The Wide Angle – When the regulatory rubber meets the political road: caveats for bank resolution
In his latest The Wide Angle, Sam Theodore says no other planned resolution avenue can really succeed without dramatically increasing the likelihood of a bank run, and that there is a wide optionality gap between preparing for resolution and actually triggering it. He believes regulators should be more explicit about the desirability of forced mergers.
This means two things, neither of which is currently in the cards. First, as part of the resolution process, making the failing bank more sellable must be an explicit and transparently communicated goal. Second, not rejecting outright the compromise of partial and temporary State support in resolution if the national political will to engage exists (which often it does).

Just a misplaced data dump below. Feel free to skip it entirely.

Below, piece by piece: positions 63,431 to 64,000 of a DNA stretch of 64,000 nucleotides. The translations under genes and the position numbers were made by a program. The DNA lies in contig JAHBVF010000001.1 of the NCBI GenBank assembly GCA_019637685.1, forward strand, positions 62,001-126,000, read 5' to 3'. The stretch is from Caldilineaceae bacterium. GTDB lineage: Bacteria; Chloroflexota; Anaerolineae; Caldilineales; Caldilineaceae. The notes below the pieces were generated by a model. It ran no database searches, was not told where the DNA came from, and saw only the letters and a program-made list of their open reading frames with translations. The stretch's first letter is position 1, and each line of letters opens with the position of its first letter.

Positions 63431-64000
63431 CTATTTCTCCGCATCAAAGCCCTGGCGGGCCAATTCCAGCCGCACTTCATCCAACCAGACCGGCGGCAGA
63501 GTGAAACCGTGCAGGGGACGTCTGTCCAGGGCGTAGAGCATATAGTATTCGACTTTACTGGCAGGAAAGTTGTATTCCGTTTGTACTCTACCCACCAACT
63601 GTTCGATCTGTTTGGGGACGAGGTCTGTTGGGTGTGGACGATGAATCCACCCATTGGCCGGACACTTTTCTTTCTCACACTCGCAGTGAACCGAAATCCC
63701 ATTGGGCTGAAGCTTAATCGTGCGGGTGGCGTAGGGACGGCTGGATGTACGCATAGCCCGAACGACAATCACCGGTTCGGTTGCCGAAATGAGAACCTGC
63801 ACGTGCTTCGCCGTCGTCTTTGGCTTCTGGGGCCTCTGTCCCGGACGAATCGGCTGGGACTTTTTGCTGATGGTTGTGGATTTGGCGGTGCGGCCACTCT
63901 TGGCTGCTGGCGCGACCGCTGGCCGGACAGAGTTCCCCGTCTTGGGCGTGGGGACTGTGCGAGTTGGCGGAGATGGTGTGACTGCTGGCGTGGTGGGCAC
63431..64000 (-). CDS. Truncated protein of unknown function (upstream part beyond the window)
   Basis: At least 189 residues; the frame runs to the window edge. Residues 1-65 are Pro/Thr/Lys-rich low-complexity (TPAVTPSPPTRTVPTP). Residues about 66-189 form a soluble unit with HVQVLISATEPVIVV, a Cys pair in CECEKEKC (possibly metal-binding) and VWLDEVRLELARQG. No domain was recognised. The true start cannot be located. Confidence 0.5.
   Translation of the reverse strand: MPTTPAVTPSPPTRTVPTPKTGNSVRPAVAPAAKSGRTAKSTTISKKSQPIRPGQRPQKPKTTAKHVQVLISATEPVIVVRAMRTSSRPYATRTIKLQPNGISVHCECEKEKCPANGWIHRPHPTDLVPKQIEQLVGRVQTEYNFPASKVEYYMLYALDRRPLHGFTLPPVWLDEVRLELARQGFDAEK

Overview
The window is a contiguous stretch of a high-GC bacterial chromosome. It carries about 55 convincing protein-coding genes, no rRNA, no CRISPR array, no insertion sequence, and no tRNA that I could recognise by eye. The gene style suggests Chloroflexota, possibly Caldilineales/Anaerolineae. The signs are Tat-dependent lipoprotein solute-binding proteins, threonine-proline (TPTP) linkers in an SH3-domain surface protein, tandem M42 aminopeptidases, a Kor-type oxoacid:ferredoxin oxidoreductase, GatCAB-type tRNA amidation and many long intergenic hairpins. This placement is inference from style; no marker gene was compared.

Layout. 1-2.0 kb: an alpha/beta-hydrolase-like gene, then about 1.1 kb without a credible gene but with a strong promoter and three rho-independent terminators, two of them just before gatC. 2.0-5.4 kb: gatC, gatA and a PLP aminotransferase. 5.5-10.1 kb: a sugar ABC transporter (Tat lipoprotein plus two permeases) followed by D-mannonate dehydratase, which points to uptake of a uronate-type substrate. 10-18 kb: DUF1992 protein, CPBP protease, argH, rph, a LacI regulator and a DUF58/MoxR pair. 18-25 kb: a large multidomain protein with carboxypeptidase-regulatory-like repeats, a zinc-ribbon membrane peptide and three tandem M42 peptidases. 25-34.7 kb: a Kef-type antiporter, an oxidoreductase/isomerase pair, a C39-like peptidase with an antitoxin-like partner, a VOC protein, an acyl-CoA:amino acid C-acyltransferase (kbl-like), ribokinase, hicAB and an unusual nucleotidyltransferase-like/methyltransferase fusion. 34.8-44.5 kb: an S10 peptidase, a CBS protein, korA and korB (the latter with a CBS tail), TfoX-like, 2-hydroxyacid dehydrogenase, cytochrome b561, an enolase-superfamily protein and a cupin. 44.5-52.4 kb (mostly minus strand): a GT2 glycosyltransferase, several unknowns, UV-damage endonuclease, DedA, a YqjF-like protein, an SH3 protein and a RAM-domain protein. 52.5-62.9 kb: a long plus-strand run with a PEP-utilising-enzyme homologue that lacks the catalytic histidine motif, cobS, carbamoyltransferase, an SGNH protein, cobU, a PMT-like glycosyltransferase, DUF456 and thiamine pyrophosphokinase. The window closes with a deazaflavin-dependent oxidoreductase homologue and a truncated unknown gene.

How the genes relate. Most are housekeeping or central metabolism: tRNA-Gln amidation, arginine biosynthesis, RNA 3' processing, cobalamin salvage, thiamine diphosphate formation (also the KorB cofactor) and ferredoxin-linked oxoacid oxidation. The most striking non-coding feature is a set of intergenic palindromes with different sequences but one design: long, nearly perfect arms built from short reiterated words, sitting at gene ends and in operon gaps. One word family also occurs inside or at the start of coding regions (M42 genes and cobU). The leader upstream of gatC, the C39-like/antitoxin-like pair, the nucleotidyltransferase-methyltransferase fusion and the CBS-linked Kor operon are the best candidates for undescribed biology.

While we have seen failing banks taken over by stronger peers outside resolution, a bank surviving resolution as an independent entity has not happened and may never happen. Yet resolution tools are aimed at restoring failing banks to financial viability as going concerns without the use of State bailouts.
When the regulatory rubber meets the political road, these scenarios can be easily overtaken and flushed out by fast-evolving and often unpredictable events. The on-the-ground reality is that the government of the failing bank’s home country may prefer a more direct and less complicated solution away from the resolution framework and process.
This solution cannot be an outright State bailout (unless a banking collapse would lead to a national emergency) but it may entail elements of partial and temporary State support. This runs counter to the zero-bailout credo but it may be a necessary compromise in the new world we inhabit.